Film

Politics and Religion Get Challenged in the Engaging “My Coffee With Jewish Friends”

Come for the coffee, stay for the discomfiting exchanges

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Political head-butting and crabby bon mots energize a series of wide-ranging conversations about the nature of secular Judaism in the consistently entertaining documentary My Coffee With Jewish Friends. Director and onscreen interviewer Manfred Kirchheimer’s mildly heated discussions with conservative friends like Long Island–based dentist Stuart Daitch and Israeli American computer specialist Yossi Boms are especially compelling when Kirchheimer slyly undercuts both Boms’s and Daitch’s explicit Islamophobia.

Daitch’s hateful remarks about Hamas and “the Arab mind” seem even more clueless after Kirchheimer prompts Daitch to talk about the sanctity of technology-free Friday night Shabbat dinners and the illegitimacy of the Women of the Wall’s requests to pray aloud at Jerusalem’s Wailing Wall.

And Boms’s venomous dismissal of Palestinians’ claims to the embattled Gaza Strip territories — he says that everybody should be paid to leave, and ominously concludes that “there are other ways” if money doesn’t work — sounds even more toothless after Kirchheimer prefaces their talk by asking Boms why he’s uninterested in moving back to Jerusalem.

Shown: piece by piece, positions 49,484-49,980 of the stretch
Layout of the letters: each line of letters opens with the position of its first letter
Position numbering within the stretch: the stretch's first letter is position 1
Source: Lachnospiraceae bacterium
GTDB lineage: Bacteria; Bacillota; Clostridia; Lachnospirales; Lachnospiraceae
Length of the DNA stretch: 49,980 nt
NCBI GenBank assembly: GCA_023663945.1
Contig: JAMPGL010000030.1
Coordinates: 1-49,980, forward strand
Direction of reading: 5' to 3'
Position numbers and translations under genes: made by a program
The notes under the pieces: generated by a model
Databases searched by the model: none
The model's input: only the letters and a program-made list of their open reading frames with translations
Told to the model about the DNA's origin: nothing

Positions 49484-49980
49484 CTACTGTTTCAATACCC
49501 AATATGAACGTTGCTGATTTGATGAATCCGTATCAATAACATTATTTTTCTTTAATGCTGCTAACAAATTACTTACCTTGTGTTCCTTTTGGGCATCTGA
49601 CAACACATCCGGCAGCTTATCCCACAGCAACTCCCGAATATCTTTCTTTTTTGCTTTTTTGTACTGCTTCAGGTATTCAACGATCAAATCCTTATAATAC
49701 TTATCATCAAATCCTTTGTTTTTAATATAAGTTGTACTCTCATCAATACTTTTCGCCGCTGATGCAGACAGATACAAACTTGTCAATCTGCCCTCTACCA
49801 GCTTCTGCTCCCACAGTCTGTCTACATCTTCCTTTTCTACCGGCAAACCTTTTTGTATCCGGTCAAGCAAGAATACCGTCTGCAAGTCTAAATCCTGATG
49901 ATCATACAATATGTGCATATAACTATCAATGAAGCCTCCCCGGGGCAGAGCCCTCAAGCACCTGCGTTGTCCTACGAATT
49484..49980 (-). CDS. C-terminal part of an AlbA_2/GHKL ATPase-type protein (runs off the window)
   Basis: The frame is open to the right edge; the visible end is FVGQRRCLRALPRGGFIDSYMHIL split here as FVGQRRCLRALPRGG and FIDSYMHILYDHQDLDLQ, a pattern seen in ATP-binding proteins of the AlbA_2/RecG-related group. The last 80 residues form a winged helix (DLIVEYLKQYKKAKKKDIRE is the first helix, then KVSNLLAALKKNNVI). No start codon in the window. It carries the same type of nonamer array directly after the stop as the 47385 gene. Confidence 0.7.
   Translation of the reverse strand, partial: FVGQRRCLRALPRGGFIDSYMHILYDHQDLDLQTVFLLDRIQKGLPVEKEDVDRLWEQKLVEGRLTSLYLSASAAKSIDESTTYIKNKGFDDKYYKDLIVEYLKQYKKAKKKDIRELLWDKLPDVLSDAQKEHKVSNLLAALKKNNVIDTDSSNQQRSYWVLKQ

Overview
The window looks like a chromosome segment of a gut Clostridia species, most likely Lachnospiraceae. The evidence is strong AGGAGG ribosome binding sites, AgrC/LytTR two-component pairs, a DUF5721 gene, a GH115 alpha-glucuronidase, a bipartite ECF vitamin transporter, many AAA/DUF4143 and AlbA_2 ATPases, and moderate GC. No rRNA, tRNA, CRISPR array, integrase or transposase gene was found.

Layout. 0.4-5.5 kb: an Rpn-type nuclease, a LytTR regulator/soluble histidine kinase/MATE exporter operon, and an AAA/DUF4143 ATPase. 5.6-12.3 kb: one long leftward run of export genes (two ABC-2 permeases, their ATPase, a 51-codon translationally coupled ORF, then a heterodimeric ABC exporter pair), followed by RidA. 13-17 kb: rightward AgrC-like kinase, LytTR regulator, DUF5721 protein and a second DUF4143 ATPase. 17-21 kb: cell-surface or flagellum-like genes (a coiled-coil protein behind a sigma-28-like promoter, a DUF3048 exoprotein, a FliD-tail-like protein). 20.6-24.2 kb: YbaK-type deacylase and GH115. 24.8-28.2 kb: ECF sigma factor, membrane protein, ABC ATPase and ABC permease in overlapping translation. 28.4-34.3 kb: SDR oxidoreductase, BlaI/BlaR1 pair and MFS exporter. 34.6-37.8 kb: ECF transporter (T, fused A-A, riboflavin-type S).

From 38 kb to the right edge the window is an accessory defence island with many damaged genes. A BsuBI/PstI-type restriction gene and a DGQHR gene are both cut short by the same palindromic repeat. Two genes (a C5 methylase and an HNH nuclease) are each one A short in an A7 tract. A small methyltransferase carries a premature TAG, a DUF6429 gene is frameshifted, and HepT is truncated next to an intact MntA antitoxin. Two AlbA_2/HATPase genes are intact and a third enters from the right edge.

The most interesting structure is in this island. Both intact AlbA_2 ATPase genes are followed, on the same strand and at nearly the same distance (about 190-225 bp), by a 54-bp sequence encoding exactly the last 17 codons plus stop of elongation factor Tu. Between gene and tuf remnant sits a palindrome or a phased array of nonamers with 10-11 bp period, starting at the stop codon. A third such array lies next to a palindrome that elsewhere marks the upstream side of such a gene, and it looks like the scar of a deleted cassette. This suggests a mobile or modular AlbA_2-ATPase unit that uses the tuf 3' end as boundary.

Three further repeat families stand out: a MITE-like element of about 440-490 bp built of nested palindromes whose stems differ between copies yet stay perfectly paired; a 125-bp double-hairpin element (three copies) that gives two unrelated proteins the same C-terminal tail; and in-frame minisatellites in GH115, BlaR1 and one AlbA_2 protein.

Kirchheimer’s low-key interviewing skills spice up even relatively calm disputes about personal faith. Married couple and Holocaust survivors Walter and Hannah Hess exchange choice words when she calls Hasidic Jews “fanatics” — “no bashing,” he whines — soon after she matter-of-factly says, “I don’t believe in God.” Walter’s hilariously petulant response — “You just haven’t read the right books” — wouldn’t be so entertaining if Kirchheimer didn’t wisely give Hannah the last word: “I was Jewish as far as Hitler was concerned.”

My Coffee With Jewish Friends
Directed by Manfred Kirchheimer
Streetwise Films/Grasshopper Film release
Opens January 12, Lincoln Plaza Cinema

 

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